wiring my shed for electricity, help

bob4289September 15, 2013

I am wanting to run electricity to my workshop that is about 100ft from the house. I dont pretend to know much about wiring so any help would be appreciated. So i have a dedicated 20 amp circuit stubbed up at the side if the house from the main panel. I want to run from that out to the shed. to maybe a sub panel with 4 or 5 20 amp circuits. I'll need about 3 or 4 outlets in the work shop each with there own circuit and one 15 amp for lights. Thats about all the info i have. thanks for the help in advance!

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mike_kaiser_gw

You'll want to start by defining you needs. Are you planning on using several high draw tools at the same time? Do you need 240v for anything, now or in the future?

Without a subpanel you are limited to two 20 amp, 120v circuits using a multiwire branch circuit. Beyond that you'll need to subpanel (maybe 60 amps) and drive a couple of ground rods and make the appropriate connections to them.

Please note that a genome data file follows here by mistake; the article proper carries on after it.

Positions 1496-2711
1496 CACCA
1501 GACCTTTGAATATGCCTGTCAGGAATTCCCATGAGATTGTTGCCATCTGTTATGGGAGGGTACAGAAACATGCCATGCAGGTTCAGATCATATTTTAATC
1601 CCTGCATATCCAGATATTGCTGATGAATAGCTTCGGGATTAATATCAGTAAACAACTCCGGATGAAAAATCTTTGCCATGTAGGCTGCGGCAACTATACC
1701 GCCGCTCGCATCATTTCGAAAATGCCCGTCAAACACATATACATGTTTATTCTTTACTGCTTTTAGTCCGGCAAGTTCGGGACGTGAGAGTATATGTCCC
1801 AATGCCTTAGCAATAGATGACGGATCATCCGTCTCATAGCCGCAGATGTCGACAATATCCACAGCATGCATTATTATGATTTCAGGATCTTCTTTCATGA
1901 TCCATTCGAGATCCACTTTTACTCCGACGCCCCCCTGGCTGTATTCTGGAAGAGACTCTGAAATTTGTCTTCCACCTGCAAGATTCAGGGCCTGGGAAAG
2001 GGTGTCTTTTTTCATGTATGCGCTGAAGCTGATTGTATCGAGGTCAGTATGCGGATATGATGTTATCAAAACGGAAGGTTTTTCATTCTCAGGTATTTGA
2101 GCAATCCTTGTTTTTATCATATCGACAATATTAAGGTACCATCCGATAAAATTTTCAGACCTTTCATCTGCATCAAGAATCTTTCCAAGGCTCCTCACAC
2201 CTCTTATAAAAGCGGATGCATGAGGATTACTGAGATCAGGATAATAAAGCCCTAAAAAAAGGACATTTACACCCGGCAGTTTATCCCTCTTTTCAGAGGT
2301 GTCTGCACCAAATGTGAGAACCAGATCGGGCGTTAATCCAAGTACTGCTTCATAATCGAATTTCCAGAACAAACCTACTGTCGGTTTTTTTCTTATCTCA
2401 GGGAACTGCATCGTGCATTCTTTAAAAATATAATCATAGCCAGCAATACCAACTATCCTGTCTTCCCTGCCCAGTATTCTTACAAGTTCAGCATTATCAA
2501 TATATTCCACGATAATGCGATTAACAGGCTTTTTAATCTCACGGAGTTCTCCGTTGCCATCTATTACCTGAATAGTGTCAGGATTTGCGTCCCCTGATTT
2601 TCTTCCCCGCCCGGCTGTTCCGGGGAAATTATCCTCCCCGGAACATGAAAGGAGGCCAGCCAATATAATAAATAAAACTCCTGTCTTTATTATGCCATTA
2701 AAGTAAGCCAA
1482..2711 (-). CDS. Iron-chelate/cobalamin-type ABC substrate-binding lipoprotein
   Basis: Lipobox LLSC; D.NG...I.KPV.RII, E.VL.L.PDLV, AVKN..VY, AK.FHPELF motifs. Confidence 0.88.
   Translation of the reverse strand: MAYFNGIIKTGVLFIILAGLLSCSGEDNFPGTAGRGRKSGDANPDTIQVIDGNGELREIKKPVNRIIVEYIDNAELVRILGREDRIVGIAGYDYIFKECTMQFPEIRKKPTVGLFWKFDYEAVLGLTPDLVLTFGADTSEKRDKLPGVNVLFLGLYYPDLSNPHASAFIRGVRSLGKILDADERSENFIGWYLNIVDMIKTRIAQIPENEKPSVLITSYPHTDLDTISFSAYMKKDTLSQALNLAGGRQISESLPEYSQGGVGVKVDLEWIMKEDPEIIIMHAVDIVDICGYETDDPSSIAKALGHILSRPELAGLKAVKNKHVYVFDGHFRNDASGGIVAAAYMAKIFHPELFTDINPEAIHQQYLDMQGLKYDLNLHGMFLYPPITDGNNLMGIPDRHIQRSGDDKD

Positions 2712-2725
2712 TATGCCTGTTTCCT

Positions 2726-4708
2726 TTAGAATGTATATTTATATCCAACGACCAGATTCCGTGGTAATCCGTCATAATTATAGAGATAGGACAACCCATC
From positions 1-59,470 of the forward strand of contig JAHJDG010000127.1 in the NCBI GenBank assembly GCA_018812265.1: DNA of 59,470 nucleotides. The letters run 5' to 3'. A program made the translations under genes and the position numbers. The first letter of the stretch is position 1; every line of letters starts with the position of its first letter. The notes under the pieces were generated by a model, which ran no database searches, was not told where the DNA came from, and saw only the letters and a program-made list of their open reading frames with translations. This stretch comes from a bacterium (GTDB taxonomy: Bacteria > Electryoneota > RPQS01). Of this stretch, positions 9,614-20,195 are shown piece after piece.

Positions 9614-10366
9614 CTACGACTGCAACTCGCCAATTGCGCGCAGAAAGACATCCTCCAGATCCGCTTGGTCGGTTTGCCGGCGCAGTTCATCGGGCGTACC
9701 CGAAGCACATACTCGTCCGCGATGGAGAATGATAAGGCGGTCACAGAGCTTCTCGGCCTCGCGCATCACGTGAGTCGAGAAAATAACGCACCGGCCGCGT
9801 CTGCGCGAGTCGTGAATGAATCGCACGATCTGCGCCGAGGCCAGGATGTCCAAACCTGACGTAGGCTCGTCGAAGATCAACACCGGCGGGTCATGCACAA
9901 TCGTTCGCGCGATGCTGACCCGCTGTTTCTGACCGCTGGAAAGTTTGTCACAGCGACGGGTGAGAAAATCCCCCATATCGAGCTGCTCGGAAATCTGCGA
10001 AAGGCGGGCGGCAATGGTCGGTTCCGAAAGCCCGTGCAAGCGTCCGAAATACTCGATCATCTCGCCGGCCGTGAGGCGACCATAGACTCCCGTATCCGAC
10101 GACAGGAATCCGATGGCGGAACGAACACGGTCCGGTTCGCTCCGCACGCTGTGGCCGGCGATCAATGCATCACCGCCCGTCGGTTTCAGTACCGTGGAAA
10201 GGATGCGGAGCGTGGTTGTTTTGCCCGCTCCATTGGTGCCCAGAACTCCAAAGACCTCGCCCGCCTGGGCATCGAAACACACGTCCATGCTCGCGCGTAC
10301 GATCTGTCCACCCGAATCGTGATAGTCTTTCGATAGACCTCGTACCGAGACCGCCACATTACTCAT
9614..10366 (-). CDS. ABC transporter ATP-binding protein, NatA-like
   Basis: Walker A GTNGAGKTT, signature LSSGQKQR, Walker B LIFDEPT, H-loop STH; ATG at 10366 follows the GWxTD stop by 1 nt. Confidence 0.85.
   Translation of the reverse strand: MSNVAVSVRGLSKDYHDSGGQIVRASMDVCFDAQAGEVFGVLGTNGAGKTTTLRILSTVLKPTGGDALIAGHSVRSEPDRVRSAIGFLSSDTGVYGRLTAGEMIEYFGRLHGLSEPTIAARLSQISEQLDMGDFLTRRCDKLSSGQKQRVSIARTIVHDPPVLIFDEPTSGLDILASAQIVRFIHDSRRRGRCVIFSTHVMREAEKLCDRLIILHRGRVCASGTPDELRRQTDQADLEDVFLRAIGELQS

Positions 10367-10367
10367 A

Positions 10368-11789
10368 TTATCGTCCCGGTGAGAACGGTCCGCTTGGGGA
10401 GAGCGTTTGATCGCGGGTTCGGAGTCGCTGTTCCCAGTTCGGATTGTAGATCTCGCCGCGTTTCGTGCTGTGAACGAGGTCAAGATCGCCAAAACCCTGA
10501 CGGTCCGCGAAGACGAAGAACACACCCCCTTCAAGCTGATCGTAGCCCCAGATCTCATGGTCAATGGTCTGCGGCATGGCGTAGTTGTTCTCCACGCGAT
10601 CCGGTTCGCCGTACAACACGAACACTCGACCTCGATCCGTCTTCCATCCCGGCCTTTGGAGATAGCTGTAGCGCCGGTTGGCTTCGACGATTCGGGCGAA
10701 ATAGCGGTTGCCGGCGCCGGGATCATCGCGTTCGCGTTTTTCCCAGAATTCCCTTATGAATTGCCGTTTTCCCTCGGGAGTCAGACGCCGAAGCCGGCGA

Bookmark   September 15, 2013 at 7:36AM
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Ron Natalie

With that kind of length, you'd want to size up the conductors a bit to avoid excessive voltage drop. You will need #10 (while #12 would be legal, it would have substantial drop).

This 20A circuit, is it 240? To install a subpanel you'll pretty much need it to be. However, with 4 receptacles and a light you really don't need a subpanel. Run it as a single MWBC. This will preclude you having to install a grounding system (rods) out at the shed.